Ski racer Franz Klammer won a gold medal at the 1976 Winter Olympics in Innsbruck.
The campus of JKU University of Linz

The country is bordered by Germany to the northwest, the Czech Republic to the north, Slovakia to the northeast, Hungary to the east, Slovenia and Italy to the south, and Switzerland and Liechtenstein to the west.

Holy Roman Empire

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Political entity in Western, Central and Southern Europe that developed during the Early Middle Ages and continued until its dissolution in 1806 during the Napoleonic Wars.

Political entity in Western, Central and Southern Europe that developed during the Early Middle Ages and continued until its dissolution in 1806 during the Napoleonic Wars.

The change of territory of the Holy Roman Empire superimposed on present-day state borders
The double-headed eagle with coats of arms of individual states, the symbol of the Holy Roman Empire (painting from 1510)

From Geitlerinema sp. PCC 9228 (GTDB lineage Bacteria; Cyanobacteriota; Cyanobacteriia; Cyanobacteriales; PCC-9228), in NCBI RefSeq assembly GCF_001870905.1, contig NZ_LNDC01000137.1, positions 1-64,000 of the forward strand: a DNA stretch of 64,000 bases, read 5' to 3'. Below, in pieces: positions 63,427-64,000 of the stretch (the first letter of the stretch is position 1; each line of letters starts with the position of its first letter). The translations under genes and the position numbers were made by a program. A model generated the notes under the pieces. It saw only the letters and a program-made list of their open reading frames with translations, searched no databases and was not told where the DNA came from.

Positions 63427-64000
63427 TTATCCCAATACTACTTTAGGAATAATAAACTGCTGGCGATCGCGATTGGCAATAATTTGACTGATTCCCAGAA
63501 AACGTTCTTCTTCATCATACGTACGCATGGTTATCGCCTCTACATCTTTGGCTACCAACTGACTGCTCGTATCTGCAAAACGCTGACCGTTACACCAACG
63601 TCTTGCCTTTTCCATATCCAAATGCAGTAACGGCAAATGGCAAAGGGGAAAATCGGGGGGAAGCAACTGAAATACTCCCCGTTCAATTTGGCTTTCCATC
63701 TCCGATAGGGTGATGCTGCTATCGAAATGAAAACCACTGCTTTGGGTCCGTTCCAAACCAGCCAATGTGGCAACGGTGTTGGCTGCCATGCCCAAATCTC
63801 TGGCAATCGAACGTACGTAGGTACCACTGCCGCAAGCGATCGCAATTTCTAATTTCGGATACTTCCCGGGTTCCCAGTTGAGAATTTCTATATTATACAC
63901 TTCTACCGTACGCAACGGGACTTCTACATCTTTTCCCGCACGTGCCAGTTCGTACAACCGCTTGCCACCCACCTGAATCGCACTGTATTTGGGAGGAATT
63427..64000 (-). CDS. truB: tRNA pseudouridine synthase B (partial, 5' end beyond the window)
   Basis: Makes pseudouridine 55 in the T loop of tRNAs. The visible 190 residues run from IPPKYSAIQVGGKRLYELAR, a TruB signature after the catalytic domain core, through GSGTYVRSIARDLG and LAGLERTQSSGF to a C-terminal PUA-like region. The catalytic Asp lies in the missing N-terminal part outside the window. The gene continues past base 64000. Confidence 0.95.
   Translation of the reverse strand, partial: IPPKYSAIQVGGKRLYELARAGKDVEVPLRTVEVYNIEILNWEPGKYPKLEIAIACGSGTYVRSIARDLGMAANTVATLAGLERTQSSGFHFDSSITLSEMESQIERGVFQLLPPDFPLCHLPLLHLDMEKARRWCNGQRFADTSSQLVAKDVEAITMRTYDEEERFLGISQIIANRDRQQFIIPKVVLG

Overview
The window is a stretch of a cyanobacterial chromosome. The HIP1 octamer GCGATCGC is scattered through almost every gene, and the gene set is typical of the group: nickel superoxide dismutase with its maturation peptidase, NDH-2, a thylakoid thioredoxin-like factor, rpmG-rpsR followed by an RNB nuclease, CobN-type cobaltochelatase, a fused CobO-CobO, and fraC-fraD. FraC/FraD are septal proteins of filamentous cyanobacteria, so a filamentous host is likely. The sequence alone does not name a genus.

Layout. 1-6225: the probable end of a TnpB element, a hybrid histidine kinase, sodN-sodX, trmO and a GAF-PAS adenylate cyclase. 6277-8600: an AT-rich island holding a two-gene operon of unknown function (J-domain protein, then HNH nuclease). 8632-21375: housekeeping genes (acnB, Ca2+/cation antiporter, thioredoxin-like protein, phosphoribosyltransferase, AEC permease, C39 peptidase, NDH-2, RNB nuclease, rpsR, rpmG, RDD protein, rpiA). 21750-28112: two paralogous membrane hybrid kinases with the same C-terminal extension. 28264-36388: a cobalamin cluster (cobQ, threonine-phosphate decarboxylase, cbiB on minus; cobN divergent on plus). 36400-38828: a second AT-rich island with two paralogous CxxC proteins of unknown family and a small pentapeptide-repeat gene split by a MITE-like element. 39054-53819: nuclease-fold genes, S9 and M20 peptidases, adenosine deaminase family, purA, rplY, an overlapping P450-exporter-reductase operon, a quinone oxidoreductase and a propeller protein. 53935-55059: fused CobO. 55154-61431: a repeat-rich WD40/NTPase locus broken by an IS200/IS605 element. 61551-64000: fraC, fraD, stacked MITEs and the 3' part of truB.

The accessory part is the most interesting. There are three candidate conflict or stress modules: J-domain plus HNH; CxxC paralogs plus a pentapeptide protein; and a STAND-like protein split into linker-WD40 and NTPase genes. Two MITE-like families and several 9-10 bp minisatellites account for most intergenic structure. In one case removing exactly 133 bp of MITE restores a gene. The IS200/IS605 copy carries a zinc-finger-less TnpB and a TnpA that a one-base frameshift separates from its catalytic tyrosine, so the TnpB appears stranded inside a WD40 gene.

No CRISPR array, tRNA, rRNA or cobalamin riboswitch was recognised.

The change of territory of the Holy Roman Empire superimposed on present-day state borders
A map of the Carolingian Empire (a.k.a. Francia, the Frankish Empire) within Europe circa 814 CE.
The Holy Roman Empire during the Ottonian Dynasty
The Holy Roman Empire between 972 and 1032
The Hohenstaufen-ruled Holy Roman Empire and Kingdom of Sicily. Imperial and directly held Hohenstaufen lands in the Empire are shown in bright yellow.
The Reichssturmfahne, a military banner during the 13th and early 14th centuries
Lands of the Bohemian Crown since the reign of Holy Roman Emperor Charles IV
An illustration from Schedelsche Weltchronik depicting the structure of the Reich: The Holy Roman Emperor is sitting; on his right are three ecclesiastics; on his left are four secular electors.
The Holy Roman Empire when the Golden Bull of 1356 was signed